Client feedback

Ann and her team are very knowledgeable and proactive, liaise well with our other advisers and provide the Trustees with an invaluable secretarial service.
Ian Edwards,
Chair of Trustees, Comet
In any major corporate transaction, time is of the essence. PSGS's pragmatic commercial approach helped us manage the pensions aspects of our group re-structure to ensure a positive outcome for all parties.
David Wilman,
CFO at Survitec Group
We chose PSGS because of the experience of the team and the feel of the relationship seemed the right fit.
Paul Staniland,
Chair of Governance Committee, Kier Group Pension Trustees
It’s a pleasure working with key members of the PSGS team: their experience and leadership means that they know how to get the job done, working in partnership with fellow trustees, employers and advisers to achieve the best result for members.
Mark Smith,
Partner at Taylor Wessing
Appointing Kevin as KBC professional trustee was one of the best decisions the bank took. He complements the other two trustees and also appreciates the position of the employer too. The experience a professional trustee adds is invaluable and they can share their knowledge and market practice within the KBC plan. Kevin manages the budget in consultation with the bank, fully debriefs all parties and maintains a constant dialogue with myself (as HR Manager) and trustees. Since we have worked together for a number of years, Kevin also appreciates some of the limitations we face ie budgets, and always comes up with a proactive approach and solution. His input is particularly valued by the bank trustee who is an actuary in our pensions department in Belgium Head Office.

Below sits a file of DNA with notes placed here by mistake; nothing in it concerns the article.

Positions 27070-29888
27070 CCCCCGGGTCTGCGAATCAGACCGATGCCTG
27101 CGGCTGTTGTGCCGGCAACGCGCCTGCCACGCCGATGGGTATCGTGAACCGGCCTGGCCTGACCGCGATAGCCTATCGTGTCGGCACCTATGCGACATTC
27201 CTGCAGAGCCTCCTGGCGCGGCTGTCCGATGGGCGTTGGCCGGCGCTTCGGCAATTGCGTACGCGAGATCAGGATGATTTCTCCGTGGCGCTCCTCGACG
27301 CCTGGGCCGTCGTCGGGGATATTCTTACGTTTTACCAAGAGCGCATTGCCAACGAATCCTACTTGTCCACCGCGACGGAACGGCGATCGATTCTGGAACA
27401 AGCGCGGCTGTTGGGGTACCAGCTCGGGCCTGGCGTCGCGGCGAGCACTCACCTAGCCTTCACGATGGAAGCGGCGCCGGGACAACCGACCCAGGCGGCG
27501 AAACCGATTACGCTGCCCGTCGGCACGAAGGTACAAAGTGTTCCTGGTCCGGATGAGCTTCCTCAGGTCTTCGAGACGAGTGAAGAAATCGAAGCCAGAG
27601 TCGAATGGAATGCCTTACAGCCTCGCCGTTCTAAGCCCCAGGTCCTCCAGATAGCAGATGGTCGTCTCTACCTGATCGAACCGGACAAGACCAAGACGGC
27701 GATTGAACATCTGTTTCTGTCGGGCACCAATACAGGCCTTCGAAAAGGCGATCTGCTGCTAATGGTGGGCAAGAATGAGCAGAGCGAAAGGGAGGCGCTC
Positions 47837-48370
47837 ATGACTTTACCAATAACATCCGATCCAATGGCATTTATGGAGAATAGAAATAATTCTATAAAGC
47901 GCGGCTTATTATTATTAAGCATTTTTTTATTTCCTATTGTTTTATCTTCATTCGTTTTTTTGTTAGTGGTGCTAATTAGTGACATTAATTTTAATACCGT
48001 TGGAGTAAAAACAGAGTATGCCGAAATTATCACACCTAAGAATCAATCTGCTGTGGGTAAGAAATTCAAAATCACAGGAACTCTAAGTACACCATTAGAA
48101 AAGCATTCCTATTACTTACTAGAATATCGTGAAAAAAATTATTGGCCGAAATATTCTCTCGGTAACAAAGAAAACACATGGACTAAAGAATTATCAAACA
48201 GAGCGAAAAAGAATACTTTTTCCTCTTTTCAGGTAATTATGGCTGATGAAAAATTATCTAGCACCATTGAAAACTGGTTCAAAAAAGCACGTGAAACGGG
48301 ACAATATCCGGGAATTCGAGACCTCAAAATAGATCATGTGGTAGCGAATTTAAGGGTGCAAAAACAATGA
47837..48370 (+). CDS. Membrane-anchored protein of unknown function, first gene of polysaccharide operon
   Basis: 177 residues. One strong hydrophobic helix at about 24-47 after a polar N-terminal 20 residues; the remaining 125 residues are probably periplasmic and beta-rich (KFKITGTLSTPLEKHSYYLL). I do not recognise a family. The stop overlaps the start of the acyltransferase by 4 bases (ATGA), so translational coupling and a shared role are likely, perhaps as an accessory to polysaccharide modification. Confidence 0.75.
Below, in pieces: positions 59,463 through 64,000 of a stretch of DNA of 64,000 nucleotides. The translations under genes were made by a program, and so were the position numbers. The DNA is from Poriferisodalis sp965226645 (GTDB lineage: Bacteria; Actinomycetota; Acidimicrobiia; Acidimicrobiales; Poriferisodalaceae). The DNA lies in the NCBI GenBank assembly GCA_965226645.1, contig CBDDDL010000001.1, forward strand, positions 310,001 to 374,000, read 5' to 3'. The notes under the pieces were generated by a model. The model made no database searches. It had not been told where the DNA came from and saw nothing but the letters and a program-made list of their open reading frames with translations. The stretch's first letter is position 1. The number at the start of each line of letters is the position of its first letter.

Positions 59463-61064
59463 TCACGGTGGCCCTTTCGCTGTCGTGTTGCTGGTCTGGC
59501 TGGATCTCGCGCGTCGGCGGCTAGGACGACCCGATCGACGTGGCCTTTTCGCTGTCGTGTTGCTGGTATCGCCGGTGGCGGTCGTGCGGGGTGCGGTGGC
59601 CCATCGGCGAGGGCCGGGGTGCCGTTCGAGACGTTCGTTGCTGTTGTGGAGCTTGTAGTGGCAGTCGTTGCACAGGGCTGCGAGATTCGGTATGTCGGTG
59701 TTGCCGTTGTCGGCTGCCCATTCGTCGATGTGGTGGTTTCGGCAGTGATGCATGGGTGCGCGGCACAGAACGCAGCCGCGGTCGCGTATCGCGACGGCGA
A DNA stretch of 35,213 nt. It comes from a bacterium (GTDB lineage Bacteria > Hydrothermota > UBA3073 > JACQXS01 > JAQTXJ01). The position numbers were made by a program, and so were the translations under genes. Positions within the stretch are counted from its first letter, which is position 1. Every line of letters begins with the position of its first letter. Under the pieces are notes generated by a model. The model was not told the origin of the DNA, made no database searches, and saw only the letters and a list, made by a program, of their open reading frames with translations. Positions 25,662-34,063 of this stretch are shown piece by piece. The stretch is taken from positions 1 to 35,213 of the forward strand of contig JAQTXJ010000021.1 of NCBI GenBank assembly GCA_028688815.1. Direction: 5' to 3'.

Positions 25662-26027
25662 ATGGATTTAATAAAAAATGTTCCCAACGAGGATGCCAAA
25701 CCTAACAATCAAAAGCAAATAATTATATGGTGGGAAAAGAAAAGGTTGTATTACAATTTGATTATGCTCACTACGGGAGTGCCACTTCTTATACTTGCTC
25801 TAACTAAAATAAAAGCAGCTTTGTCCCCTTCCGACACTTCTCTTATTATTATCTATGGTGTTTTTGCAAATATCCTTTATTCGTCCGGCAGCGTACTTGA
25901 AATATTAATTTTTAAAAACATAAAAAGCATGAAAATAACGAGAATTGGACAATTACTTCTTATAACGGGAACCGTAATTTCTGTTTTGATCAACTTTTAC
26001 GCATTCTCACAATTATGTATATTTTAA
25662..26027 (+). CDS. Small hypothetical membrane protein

Sharron King,
KBC Bank
Great communication and practical help.

Trivial commutations - back on the agenda?

My colleague asked recently if any of the pension schemes we work with are currently allowing trivial commutations where a member has GMP accrued after 17 May 1990. Co-incidentally, I’d just asked a scheme administrator to let me know when they expected to be able to do these again.

Down but not out

Offering trivial commutations had been put on hold due to uncertainty around tax and the danger there may need to be a further top up following GMP equalisation that might be an unauthorised payment. Most pension trustees wanted to wait for HMRC guidance. It means quite a few cases may have built up over the last few years.

HMRC tax guidance actually came out a while ago. Along with other guidance, principally from the Pensions Administration Standards Association (PASA) and pension lawyers, the situation is now a bit clearer.

What’s the situation now?

Sackers useful GMP equalisation essential planning guidance explains lump sums paid in the past will not stop being authorised simply because further benefit is identified that could not reasonably have been known about at the time of the original payment. This reflects the exceptional circumstances of GMP equalisation and applies once the scheme has chosen its equalisation method.

For trivial commutation – where the monetary limit applies to the value of a member’s benefits across all registered pension schemes - if GMP equalisation takes the value above the monetary limit, any adjustment cannot count as trivial commutation and a small lump sum might be an alternative.

However, paying out a second, even smaller, lump sum later to honour the member’s equalisation rights will be fiddly and could be disproportionately expensive, so trustees may still prefer to hold back on small lump sums where a later equalisation uplift seems likely.

Next steps

Once this has been resolved and factors are available again, it’s worth checking your pension scheme administrators have a proper process in place to check whether members and spouses are eligible for trivial commutation. In my experience, the administrator often overlooks this and is part of the reason why there are so many in scope for doing a bulk exercise!

This is usually a popular option for members - for one of my larger clients, the scheme actuary has advised there’s potential to reduce liabilities by £13m by running a trivial commutations exercise. So, it’s definitely worthwhile but with GMP equalisation grinding on, it may not be back on the agenda for a while yet.



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